Van R. Hoisington
Lacy H. Hunt, Ph.D.

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SDRII's picture

But lazear was just on with santelli who said 50 s and put points equals 2.5 % gdp growth simply can't make this up. 

TruthInSunshine's picture

I read this essay 3 times, now.

IMO, it is one of the finest analyses to ever be republished on Zero Hedge. It highlights the essential flaw in the whole "virtuous circle/wealth effect" canard tossed out frequently and without hardly any objective, supporting evidence by the likes of Bernanke, Greenspan & now, Yellen, as well as those - mainly Keynesian dogmatists - who blindly support their real economy destroying monetary policy.

QE is akin to a snake eating its own body. The middle section (middle class) is essentially digested now, and the snake is now proceeding to begin to swallow the new "middle class" (at least in terms of income, where those in the 92rd percentile of income earners make a surprisingly small, both in real and nominal terms, annual income of $57,000 or more.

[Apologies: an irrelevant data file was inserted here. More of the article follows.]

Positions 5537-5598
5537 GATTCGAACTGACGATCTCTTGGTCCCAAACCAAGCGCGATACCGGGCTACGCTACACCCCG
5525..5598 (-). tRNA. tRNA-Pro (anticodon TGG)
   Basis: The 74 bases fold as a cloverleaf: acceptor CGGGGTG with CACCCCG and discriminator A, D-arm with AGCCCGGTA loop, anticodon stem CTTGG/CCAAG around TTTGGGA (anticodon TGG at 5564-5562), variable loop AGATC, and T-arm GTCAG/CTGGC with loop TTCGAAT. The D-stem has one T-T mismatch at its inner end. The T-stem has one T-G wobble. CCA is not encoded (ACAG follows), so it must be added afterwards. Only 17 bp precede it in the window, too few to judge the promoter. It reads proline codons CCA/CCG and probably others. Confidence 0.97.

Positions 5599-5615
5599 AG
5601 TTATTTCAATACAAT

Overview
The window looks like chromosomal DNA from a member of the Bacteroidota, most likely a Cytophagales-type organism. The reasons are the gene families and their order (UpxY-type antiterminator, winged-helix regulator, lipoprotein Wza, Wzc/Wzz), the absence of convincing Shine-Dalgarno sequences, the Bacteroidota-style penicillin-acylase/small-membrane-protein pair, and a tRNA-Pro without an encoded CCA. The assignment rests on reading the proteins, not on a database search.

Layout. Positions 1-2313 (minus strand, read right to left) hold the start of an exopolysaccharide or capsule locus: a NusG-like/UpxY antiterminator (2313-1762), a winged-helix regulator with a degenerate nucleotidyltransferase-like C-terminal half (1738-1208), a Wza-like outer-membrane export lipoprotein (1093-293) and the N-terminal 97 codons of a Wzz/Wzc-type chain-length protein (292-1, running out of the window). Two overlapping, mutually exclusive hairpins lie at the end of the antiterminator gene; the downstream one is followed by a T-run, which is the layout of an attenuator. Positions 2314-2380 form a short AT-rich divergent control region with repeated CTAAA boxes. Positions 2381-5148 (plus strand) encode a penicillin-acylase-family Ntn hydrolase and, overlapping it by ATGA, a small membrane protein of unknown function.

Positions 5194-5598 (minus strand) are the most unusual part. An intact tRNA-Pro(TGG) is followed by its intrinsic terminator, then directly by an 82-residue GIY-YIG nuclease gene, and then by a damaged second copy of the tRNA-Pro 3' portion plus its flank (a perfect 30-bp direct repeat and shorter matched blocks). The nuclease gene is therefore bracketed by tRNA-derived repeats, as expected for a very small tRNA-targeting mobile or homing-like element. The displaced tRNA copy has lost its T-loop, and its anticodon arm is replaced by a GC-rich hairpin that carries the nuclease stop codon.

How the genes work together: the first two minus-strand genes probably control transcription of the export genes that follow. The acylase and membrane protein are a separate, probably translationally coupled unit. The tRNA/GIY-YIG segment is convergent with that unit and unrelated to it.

Watch as the 92nd percentile through 98th percentile are now forced to directly compete for fewer resources/opportunities, while paying more in terms of taxes (in real and nominal terms), a process that's already begun in earnest.

I do not wish to sound too hyperbolic, but I do not believe it's a stretch to claim that it's objectively true that the biggest structural change in economic strata has happened over the last 5 years (and is continuing), in terms of income distribution and in terms of newly erected hurdles to social and economic mobility in the United States, since the 1930s.

The financialization of the U.S. Economy nears completion, with the parasitic bleeders (banks/financial entities/all things Wall Street/government workforce/other entities and people who do nothing, yet reap the direct rewards and subsidies of insane monetary policy) feeding off of and destroying the real creators of tangible wealth at a rapid clip.

Unfortunately, there can be no change in the trajectory until these parasites lose their ownership over the very politicians, courts, regulatory agencies, media outlets and other institutions that have traditionally served as checks against unfettered growth and dominance of and by Oligarchs, who are not true capitalists, but exist and grow stronger by buying the power to starve what/who would be their rising competitors if more free markets existed.